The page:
But also, when you look at a lot of the technologies online, there’s been a real big surge in the sense of conversions, when it comes to people using surveys and quizzes. And when you think about that, the reason they work so well is because people are getting a more personalized recommendation based on what they just went through.

And whether it’s people coming to see you or anything else, people just want to feel heard. They want to know that they have an issue that you can personally attend to, and I think it’s just such a great insight that you shared, so I’m just kind of connecting the dots there.

Brett:              Yeah, thank you.

Yuri:                Yeah. That’s awesome. So, from your experience and the people you know, the different entrepreneurs that you may have come across and admired or whatnot, what do you think is one really important skill entrepreneurs must have for lasting success?

Don’t put the blinders on!

 Brett:              I think if you want to have lasting success, I don’t think there’s any one skill. I think that the two things that I would probably want to impart and share with people is … In the beginning you are going to have to do it all, but at some point you’re going to have to start to realize that you can not do it all if you want to grow.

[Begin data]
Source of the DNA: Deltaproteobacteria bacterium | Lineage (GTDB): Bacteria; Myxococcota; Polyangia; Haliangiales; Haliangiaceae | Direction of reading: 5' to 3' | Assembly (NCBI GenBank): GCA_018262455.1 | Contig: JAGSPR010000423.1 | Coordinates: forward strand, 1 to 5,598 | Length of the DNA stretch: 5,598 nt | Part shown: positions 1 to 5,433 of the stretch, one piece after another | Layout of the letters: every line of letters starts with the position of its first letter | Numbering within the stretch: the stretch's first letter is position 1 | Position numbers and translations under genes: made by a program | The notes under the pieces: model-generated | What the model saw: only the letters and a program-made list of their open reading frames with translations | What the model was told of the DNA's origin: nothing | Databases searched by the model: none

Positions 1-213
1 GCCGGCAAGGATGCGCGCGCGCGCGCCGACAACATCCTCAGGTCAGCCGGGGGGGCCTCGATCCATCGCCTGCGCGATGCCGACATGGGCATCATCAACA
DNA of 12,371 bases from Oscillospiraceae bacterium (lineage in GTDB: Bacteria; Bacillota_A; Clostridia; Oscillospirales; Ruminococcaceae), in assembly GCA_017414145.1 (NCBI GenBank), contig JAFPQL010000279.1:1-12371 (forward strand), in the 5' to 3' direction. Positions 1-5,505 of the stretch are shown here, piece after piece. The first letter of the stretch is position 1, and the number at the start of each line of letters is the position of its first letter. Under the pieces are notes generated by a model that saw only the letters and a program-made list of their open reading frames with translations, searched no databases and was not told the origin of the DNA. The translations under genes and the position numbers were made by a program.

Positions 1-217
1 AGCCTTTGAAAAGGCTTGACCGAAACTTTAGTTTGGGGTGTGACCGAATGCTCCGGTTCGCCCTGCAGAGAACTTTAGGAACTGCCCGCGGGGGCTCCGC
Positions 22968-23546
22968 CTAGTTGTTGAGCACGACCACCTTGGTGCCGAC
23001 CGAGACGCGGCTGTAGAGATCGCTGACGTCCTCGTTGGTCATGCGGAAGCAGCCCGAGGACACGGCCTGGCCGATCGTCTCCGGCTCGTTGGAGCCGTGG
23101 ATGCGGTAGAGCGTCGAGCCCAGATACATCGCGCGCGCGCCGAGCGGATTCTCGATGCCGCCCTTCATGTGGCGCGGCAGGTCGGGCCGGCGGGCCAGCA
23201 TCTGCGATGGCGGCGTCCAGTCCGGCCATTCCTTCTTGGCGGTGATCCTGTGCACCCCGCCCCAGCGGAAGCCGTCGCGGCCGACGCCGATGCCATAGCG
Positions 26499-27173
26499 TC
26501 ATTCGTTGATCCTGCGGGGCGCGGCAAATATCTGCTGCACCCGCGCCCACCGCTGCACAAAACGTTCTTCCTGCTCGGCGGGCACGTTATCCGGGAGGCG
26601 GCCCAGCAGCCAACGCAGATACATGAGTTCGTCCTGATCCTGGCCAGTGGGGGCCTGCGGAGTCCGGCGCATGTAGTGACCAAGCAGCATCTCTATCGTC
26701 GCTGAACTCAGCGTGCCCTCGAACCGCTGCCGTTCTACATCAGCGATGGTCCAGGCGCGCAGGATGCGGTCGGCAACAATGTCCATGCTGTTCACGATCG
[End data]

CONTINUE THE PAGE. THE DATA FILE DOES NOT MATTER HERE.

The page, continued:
Yuri:                Yeah.

 Brett:              And that is something for all entrepreneurs, not even in the health and wellness space. I think all entrepreneurs across the board, we work for ourselves, you figure everything out for yourself, and then to take to take that next leap of bringing in other people or outsourcing … That can be quite daunting because maybe we don’t trust people, we don’t think that they’re going to do it the way that we want it done or whatever.

But ultimately, that line of thinking will stunt your growth, 100%. It’s well documented. So, I think that that’s one.

The other thing that I would say is being open-minded and flexible. Because the other side of things is that oftentimes we will read something or invest in a program or have a mentor that just really resonates with us so strongly—and we implement that system or whatever it is, the tools, the systems that they have taught us.

And we might realize at six months, or two years, or whatever, that those systems are not really working for us anymore.